Trailers for Act of Valor ignored non-combat dialogue. There’s a reason for that: so does much of the film. For as much as promo materials adored touting the active duty Navy Seals being given screen time, the actual product does everything in its power to keep them quiet. Somber music presents a montage feel to family time. Narration dulls the story to simple imagery. Terrorists speak in their own tongues to introduce subtitles. It’s almost comical.
Those lines that are legitimately spoken? They’re painful, but not all of it falls in the laps of these non-actors. The non-militaristic banter is trying desperately trying to separate interchangeable faces in a stuffy time limit, so it has no choice to be anything other than forceful. One critical character doesn’t even have a name, listed as “LT Rorke’s Wife.” Act of Valor knows where its bread and butter is, deep in the globe trotting action.
Place it as something, something, terrorist and you’re more knowledgeable as to the story structure than the film itself. The piece is rife with authenticity, from live fire action to an intensity and tension that feels wholly genuine. There’s another side to that though, the filmmakers approached by the military to create this with a purpose, now interconnected with other media.
Act of Valor becomes less about honor -or valor- and more about driving its message into the heads of recruitment age teenagers. The camera loves to linger on first-person angles or overhead location maps, shots included not for their dramatic power as much as they are to mimic uber popular video game franchises. Despite the strive for authenticity, elements here are clearly being controlled and plotted by those who are all too aware of how to sell a lifestyle.
Still, being salvaged by the respect for what these men do isn’t such a bad thing for Act of Valor. Despite the cut-and-paste nature of current military media promotion, there is little doubt the Seals portraying what amounts to themselves in tightly choreographed action scenes lends the piece a unique credence. It’s a peek inside a life few would consider, along with the associated sacrifices. You have to respect that.
Act of Valor comes to life with the kitchen sink approach, utilizing a wide array of digital cameras and a dash of film to create a jumpy, inconsistent style. The look feels uncontrolled, refreshing in an era of reliance of over control in digital intermediates. Many of the abrasively noisy images give the piece a sense of realism, and shifting blacks forcing a further investment into the varied environments. Rarely does the film sit still and find a common ground between shots.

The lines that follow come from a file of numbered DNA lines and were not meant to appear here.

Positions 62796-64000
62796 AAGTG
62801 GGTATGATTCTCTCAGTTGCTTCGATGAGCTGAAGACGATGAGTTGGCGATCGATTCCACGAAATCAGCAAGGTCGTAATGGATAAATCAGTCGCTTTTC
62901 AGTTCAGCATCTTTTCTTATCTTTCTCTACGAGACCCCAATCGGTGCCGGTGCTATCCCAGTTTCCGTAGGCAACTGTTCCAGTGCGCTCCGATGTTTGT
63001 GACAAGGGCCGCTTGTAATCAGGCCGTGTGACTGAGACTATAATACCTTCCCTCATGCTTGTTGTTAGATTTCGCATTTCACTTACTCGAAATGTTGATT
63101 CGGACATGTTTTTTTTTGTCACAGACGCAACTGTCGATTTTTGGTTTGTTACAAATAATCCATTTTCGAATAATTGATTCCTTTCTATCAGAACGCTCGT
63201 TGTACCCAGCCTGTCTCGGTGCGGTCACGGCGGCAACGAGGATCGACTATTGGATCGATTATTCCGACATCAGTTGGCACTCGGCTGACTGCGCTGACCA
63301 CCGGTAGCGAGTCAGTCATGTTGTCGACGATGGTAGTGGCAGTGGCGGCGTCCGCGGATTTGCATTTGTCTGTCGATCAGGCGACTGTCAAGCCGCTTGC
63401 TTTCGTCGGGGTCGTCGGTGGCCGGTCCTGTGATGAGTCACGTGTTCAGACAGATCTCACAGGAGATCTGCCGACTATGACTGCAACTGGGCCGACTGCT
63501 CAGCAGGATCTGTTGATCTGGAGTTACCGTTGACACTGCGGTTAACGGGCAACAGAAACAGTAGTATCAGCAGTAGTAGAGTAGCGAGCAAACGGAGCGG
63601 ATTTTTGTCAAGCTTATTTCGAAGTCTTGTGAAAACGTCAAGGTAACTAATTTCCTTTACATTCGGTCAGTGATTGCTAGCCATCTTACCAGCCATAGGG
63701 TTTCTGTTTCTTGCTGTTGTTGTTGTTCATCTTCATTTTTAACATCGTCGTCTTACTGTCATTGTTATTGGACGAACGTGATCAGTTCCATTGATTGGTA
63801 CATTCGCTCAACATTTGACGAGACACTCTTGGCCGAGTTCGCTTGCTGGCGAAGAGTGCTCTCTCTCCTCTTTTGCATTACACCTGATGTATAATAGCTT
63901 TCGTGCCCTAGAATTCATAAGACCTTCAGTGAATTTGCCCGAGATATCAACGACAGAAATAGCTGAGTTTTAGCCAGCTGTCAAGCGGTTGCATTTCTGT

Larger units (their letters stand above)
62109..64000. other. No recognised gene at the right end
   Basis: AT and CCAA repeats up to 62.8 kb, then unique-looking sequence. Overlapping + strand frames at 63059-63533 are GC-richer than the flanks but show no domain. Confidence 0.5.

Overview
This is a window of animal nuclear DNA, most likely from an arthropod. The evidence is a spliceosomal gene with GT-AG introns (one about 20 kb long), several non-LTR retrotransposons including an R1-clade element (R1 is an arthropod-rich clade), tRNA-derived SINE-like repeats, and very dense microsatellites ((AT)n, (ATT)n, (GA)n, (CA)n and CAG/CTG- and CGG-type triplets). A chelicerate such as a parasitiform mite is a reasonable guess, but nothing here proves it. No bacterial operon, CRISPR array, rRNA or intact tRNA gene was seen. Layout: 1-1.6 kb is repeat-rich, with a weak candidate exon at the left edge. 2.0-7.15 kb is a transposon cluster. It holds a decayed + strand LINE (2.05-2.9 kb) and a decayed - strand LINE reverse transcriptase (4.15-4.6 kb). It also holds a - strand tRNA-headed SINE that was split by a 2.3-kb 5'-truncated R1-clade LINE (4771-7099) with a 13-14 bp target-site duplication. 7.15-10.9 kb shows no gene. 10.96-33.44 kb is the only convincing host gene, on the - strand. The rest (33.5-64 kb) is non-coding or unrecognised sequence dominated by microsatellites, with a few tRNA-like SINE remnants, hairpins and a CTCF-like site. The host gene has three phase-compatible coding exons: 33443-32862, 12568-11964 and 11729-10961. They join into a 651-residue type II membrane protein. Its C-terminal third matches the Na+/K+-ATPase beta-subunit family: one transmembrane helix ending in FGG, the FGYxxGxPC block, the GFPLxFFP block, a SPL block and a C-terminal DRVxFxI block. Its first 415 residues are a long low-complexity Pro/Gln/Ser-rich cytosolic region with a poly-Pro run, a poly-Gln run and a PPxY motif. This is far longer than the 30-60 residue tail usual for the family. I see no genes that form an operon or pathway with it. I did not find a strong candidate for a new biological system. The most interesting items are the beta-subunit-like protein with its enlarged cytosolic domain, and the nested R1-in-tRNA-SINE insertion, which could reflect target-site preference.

You’ll find a little of everything wrong with this source material, none of it immediately evident as a concern with Fox’s encode. The aliasing can be construed as a digital flub common to a lot of these productions. Much of the piece employs a softer focus, eschewing the tightly wound close-ups which drip high-fidelity detail. Act of Valor is more concerned with investment in the action that razor line images.
Viewers will probably pick out some banding from time to time, nighttime drops or underwater footage spilling over board with it. Some super halos against what could be stock footage or captured on a lower-end camera cannot be ignored either. On a normal day, this disc would not receive a pleasant response.
The reality is that look actually works. There are benefits to being in HD beyond the lack of compression too. Despite a lenient focus, the material does punch through with some pleasant definition, and colors in non-combat scenarios have vividness. Greens are especially saturated, certainly dominating during a few moments depicting night vision. So much has been done to ramp up the gritty nature and invest the viewer in an era of digital warfare, that the transfer works, albeit with an asterisk.
The DTS-HD audio mix attached to this disc almost immediately begins pushing big sound, bulky, bassy, and involving. A jump from a plane initiates the mixing, requesting the surrounds to depict hearty winds at altitude. Mere minutes later, bombs begin their assault with a superior burst of LFE energy, and then the material quiets down for some of its best stuff.
Trips through jungle areas and wetlands depicts active wildlife, birds, insects, etc. Ambiance is strong with this one. It has to be to make that shift into gunfire, which here carries some bite. Bullets are fired off on both ends of the audio spectrum, but in terms of mixing, match the environment. Exterior gun fights have a distinctly open style where the surrounds are less of a direct priority. Indoors, the echoes and pop of each shot is easier to detect or feel. The shift is unmistakable.
Explosions are always primed, Act of Valor containing no shortage of fire bursting booms to satisfy a wide audience. There’s a balance between elements that is held too, the forgettable score taking its lumps in the midst of action, although not so much that it’s lost. Critical combat dialogue is elevated to ensure it’s heard. Great stuff.
A commentary track is provided by directors Mike McCoy and Scott Waugh which is fine, although it’s a shame the Seals couldn’t provide their insight. Given their line of work however, it’s understood that idea is a loose possibility. McCoy and Waugh have a short intro where they discuss research and working the the team. Six deleted scenes are all dialogue driven (go figure), while seven interviews with the featured Seals is as close as you’ll get to personal on-set chatter.
Four promotional featurettes follow, including a making-of that isn’t detailed in any capacity. Clips of three minutes or less detail the live fire filming, the Seals, and a peek inside the actual job. A music video carries its own making-of, while the disc rounds off with trailers.
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